I’m confused as to what we are trying to accomplish in Libya and why. Consider these excerpts from an article in yesterday’s Chicago Tribune:
"President Obama warned Libyan leader Muammar Kadafi to halt attacks on Libya civilians or face international military retaliation, but repeatedly emphasized Friday that American goals and role in this Middle Eastern intervention will be sharply limited.
… Obama demanded that Kadafi pull back the forces that are now close to obliterating an outgunned rebel force after a running month-long battle.
‘Let me be clear,’ Obama said …. ‘If Col. Kaddafi does not comply with this resolution, the international community will impose consequences. The resolution will be enforced through military action.’
But even as he threatened the erratic leader, Obama offered reassurances to groups of people who are anxious about the prospect of another U.S. military action in the Middle East: Arabs, anti-war Americans, and even the Pentagon, which has repeatedly voiced its reluctance to plunge into another vaguely defined engagement.
Obama said that, unlike in Iraq or Afghanistan, others will take the lead in this military assault, including the French, British and the Arabs.
He said the U.S. goal would be solely protection of civilians, and not regime change — though he had demanded only a week ago that Kadafi ‘must go.’”
So what are we doing here? Previously, as the article noted, President Obama said that Colonel Gaddafi must go. Now he seems to be merely saying that Colonel Gaddafi must not attack or, it appears, threaten to attack civilians or civilian areas. Colonel Gaddafi has already declared a cease-fire. If he really complies with that (a big “if”, I realize), is he to be attacked because he is “threatening” to attack civilians? What if Colonel Gaddafi merely attacks rebel forces? Is that okay? Or are Gaddafi’s forces to be attacked because attacking rebel military forces also threatens civilians?
If Colonel Gaddafi does stop fighting, what do the rebels do? While there are reports that Egypt is supplying the rebels,* that would seem to violate the UN’s arms embargo on Libya, which applies to all of Libya, not just the Gaddafi government. But if the rebels aren’t somehow armed, how can they beat Colonel Gaddafi’s forces?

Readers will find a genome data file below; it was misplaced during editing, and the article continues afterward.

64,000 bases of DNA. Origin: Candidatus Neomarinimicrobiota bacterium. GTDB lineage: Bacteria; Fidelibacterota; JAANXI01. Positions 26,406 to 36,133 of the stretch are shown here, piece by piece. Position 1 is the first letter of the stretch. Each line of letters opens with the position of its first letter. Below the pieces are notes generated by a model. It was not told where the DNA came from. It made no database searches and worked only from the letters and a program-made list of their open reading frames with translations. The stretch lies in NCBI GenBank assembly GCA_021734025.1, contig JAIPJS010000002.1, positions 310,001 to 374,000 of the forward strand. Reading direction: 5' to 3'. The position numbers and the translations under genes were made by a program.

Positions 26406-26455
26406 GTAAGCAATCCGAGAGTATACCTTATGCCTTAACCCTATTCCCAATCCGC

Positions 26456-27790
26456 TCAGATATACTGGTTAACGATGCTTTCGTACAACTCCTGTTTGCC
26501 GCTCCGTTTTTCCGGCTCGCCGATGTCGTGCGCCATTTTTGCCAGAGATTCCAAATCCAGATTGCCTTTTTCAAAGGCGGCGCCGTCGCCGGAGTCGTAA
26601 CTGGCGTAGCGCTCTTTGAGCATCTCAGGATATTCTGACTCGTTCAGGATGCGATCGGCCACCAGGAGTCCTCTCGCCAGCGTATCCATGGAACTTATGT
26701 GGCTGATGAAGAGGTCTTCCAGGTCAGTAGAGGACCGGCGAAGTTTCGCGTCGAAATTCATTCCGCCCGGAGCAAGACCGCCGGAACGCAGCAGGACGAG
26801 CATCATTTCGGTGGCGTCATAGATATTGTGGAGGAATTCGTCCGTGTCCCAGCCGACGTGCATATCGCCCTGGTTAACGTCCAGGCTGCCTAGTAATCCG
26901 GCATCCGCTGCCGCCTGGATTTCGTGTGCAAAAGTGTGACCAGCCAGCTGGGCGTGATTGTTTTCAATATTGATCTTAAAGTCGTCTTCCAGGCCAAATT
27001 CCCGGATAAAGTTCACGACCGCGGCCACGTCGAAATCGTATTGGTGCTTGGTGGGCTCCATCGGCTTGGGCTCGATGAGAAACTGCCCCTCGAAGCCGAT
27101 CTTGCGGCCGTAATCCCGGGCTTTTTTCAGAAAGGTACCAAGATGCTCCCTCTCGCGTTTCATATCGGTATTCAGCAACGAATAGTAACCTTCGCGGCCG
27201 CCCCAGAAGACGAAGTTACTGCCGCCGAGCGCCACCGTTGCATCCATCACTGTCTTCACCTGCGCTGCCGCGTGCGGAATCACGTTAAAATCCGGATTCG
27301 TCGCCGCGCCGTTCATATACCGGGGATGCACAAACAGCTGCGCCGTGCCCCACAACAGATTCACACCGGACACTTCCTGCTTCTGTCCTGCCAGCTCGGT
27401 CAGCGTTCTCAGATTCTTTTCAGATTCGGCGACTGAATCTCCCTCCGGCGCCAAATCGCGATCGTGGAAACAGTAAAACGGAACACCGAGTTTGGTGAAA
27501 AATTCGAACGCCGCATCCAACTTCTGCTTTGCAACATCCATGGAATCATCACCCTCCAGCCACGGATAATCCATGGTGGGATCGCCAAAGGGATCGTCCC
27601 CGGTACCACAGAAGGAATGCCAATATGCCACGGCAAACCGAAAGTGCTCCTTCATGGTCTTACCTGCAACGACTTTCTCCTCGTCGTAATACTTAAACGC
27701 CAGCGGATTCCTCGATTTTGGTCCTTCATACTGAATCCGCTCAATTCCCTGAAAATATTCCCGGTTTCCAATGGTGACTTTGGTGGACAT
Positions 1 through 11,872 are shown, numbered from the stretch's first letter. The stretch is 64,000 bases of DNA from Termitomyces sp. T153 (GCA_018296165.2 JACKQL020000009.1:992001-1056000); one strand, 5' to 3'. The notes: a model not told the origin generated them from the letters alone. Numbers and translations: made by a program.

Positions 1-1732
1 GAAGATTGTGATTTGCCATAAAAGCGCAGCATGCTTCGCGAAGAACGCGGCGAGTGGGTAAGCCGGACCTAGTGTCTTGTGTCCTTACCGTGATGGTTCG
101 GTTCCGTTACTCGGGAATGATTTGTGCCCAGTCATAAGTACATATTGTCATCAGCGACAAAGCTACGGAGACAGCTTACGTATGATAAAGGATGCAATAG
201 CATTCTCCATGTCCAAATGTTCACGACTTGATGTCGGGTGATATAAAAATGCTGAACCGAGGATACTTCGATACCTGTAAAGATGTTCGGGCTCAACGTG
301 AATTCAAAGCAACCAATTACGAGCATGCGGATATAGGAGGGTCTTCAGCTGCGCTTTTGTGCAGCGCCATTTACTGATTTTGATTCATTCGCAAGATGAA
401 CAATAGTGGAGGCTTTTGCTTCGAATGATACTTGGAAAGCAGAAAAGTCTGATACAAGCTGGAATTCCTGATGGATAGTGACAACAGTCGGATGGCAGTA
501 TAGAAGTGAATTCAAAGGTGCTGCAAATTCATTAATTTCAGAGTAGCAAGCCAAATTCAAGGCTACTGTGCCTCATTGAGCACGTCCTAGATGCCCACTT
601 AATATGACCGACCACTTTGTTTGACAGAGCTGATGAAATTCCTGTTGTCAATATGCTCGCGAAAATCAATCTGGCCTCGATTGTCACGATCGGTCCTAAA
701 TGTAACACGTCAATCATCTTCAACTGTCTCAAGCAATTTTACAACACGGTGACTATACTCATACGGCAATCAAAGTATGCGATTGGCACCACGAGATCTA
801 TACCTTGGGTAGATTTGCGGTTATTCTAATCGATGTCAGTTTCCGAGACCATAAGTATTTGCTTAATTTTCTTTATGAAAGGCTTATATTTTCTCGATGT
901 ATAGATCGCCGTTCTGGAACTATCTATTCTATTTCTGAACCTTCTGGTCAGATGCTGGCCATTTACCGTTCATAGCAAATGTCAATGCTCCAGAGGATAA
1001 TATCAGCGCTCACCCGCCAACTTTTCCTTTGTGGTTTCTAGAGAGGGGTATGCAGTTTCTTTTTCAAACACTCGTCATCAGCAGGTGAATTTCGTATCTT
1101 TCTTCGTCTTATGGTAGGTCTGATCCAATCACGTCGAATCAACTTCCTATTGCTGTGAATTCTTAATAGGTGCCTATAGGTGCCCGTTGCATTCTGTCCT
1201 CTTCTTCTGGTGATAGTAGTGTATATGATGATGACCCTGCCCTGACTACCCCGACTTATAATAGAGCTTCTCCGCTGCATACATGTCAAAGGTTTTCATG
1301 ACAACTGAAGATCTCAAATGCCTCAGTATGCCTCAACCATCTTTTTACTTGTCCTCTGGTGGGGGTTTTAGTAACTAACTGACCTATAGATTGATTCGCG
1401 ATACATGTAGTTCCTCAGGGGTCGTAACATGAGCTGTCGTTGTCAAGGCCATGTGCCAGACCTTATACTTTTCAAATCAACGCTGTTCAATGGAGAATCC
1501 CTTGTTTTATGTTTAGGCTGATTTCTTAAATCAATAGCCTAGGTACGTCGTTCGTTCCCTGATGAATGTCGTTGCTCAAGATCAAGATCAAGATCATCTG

What do we do if there is a stalemate? We enforced a no-fly zone over Iraq for a decade. How long is anybody willing to continue this one? If something had been done three weeks ago, when the rebels had the momentum, this no-fly zone, etc., might have been enough to defeat and oust Colonel Gaddafi. But now that momentum has shifted back to Colonel Gaddafi’s forces, how do we get rid of him? Because, for all the words about protecting civilians, this is about getting rid of Colonel Gaddafi. But there has been no clear statement of how this is to be done.
But beyond the lack of clarity of the mission is the lack of clear support for the mission. While President Obama was saying “Gaddafi must go,” Secretary of Defense Gates was saying that a no-fly zone would be, in effect, an act of war.
And then, even when President Obama announced the U.S.’s policy on Friday, there was fence sitting:
"The United States is not going to deploy ground troops into Libya, and we are not going to use force to go beyond a well-defined goal, specifically the protection of civilians in Libya. In the coming weeks we will continue to help the Libyan people with humanitarian and economic assistance so that they can fulfill their aspirations peacefully."
This is not a proper mission. “We will bomb Colonel Gaddafi’s forces until they are nice to Libyan civilians” does not work. Is this something to risk American lives for? I could understand putting troops at risk to get rid Colonel Gaddafi. I am not sure I would agree, but I could understand the argument. But risking soldiers to force Colonel Gaddafi to be nice?
Secretary of State Clinton said that “[w]e have every reason to fear that, left unchecked, Gaddafi will commit unspeakable atrocities.” But we need somebody to explain why the atrocities that Colonel Gaddafi might commit require us to act while atrocities actually being committed in the eastern Congo or Côte d’Ivoire do not.** I can come up with some reasons, but the Administration needs to explain its reasoning to the American people.
Just as importantly, we will have to see what kind of active support President Obama gives this policy. I have commented before on the President’s failure to go out and actively support what we are doing in Afghanistan. There has not been much effort by the Administration so far to convince the American people to support any action in Libya. What is the Administration going to do now to get that support? More importantly, what is President Obama going to do?
It might be trite, but if a president is willing to risk the lives of American servicemen and women on a particular policy, he must be willing to risk something, too. You never get the feeling that President Obama feels strongly enough about what we are doing in Afghanistan to risk much there. At the same time he announced the mini-surge in Afghanistan, he also announced a withdrawal date because, as he is quoted as saying in Bob Woodward’s book, he couldn’t lose the whole Democratic Party.
Our soldiers and pilots and members of the Navy are risking their lives for this mission. What is President Obama willing to risk?
* Charles Levinson and Matthew Rosenberg, "Egypt Military Said to Ship Arms To Libyan Rebels," The Wall Street Journal, March 18, 2011.
** Chaotic Côte d’Ivoire, Don't forget it," The Economist, March 12, 2011.
Update (3/20/11 9:35 pm): Changed "puts" to "putting" in fifth paragraph from the end.